In modeling the foreign policy dynamics depicted in “The Diplomat” on the dynamics of the real world, the popular new Netflix political drama inadvertently ends up doing as much educating as entertaining. That can be a problem for a series that has neither the capacity nor the narrative requirement for nuanced explanations of these issues.
Two factors will have significant implications for the future of France’s military intervention in the Sahel and the region’s fight against violent Islamist extremists: Niger’s emerging role as the linchpin of France’s reconfigured strategy and the diplomatic tensions that have emerged in recent years between Niger and Mali.
Germany’s recently released National Security Strategy serves as a roadmap for the so-called Zeitenwende, or turning point, in Berlin’s national security posture following Russia’s invasion of Ukraine. But the painstaking effort that went into preparing it brought to light the challenges Germany faces in developing a “strategic culture.”
Unable to run in next year’s election due to the constitutional two-term limit, Indonesian President Joko Widodo will leave behind a complex legacy. Jokowi took office as a scrappy outsider to national politics pledging progressive reform. He leaves as an entrenched insider who rarely delivered on those initial promises.
In recent years, the GCC member states have made efforts to shift toward renewable energies, while turning to China as a key partner in doing so. But while that partnership has proved fruitful in terms of investments in renewables, it has also paradoxically alleviated the pressure the GCC countries feel to abandon hydrocarbons.
The current conflict in Sudan between the armed forces and the RSF paramilitary group is a security and humanitarian crisis. But more importantly, it is a political crisis, one that grows out of the failure to build a sustainable democratic transition after the removal of former dictator Omar al-Bashir from power in April 2019.
Almost two and a half years since the February 2021 coup, Myanmar’s military junta is losing control of much of the country. Having already lost large swathes of territory to ethnic militias and People’s Defense Militias, it now faces threats even in the biggest cities, where it had until recently maintained a degree of brutal control.
With Spain set to take over the European Union’s rotating presidency on July 1, and snap parliamentary elections scheduled for three weeks later, the country’s position on the war in Ukraine has become more relevant—and more contentious, with both sides of the political spectrum facing internal divisions over the issue.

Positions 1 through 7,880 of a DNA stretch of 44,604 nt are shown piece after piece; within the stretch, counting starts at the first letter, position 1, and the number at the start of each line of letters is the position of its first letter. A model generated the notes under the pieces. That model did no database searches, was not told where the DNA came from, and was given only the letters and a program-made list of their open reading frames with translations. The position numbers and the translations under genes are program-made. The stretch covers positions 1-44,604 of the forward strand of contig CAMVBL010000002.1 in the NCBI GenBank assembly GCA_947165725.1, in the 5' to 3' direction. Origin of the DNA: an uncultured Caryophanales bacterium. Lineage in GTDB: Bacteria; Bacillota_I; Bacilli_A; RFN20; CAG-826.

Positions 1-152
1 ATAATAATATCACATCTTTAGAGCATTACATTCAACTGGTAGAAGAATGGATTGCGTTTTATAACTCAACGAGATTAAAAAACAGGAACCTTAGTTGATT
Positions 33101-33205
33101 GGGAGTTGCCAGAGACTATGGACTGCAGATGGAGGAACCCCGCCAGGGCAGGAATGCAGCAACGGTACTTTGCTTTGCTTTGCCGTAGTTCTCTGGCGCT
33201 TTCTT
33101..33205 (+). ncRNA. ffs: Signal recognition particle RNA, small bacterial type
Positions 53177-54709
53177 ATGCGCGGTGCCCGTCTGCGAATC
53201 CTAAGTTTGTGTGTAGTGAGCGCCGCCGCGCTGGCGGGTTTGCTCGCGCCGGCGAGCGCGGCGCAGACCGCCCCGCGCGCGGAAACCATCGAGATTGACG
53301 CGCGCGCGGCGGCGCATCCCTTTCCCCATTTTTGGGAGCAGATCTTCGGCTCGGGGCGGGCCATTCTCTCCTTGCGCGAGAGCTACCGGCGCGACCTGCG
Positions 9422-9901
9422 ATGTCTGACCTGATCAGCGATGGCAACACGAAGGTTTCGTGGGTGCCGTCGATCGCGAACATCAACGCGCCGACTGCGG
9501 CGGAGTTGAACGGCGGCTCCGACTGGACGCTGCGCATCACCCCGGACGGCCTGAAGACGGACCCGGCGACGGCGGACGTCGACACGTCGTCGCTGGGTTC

In recent years, civilians in South Sudan have been the victims of attacks by both rebels and government forces, and the U.N. mission has a poor record of protecting them from this violence. To change this, the international community needs to hold the mission’s civilian and military leadership accountable for their failures.
Since 2021, Benin has been battling a violent jihadist insurgency in the north of the country, fueled by a complex mix of political marginalization, religious ideology and intercommunal conflicts. Unfortunately, in doing so, it is repeating the same mistakes made over the past decade by its West African neighbors, Mali and Burkina Faso.
Earlier this month, Indonesian Defense Minister Prabowo Subianto proposed a plan to end Russia’s war in Ukraine. Though quickly dismissed as unfeasible by Kyiv and many Western commentators, the proposal is significant for what it reveals about Jakarta’s attempts to navigate the politics of the war in Ukraine.
In response to the war in Ukraine and amid growing tensions with China, Vietnam has doubled down on its strategy of multi-alignment, by simultaneously courting closer relations not only with the U.S. and China, but also with likeminded regional powers and neighbors. As a result, Vietnam has forged a new strategic sweet spot.
Peace talks between the Ethiopian government and rebels from the country’s Oromia region ended in April without an agreement to halt their hostilities. Since the end of the Tigray war in November 2022, the fighting in Oromia has escalated. The stakes are high, raising questions about Ethiopia’s territorial integrity and stability.
Ecuador might be caught up in a political crisis, with President Guillermo Lasso having dissolved the National Assembly and called snap elections for later this year. But if you ask most Ecuadorians what they are worried about, they won’t tell you politics. They will say crime and public authorities’ inability to stop it.
Last month, Chinese President Xi Jinping hosted an in-person summit with the presidents of Uzbekistan, Kazakhstan, Kyrgyzstan, Turkmenistan and Tajikistan. The gathering was the latest demonstration of China’s growing geo-economic role in Central Asia, marking what Xi called a “new era” in Beijing’s relations with the region.
South Africa’s stance on the Russian invasion of Ukraine demonstrates that the country’s crisis of governance is not confined to the domestic scene. President Cyril Ramaphosa’s approach to the war has been afflicted by the same blend of ineffectual leadership and ideological grandstanding that characterizes his domestic performance.
For a moment in May, former Pakistani Prime Minister Imran Khan looked as if he was the country’s most powerful man. Having seemingly won his standoff with Pakistan’s military, Khan chided the generals, saying their coercion would achieve nothing. But for the generals, coercion achieved quite a bit. Khan’s moment on top was ephemeral.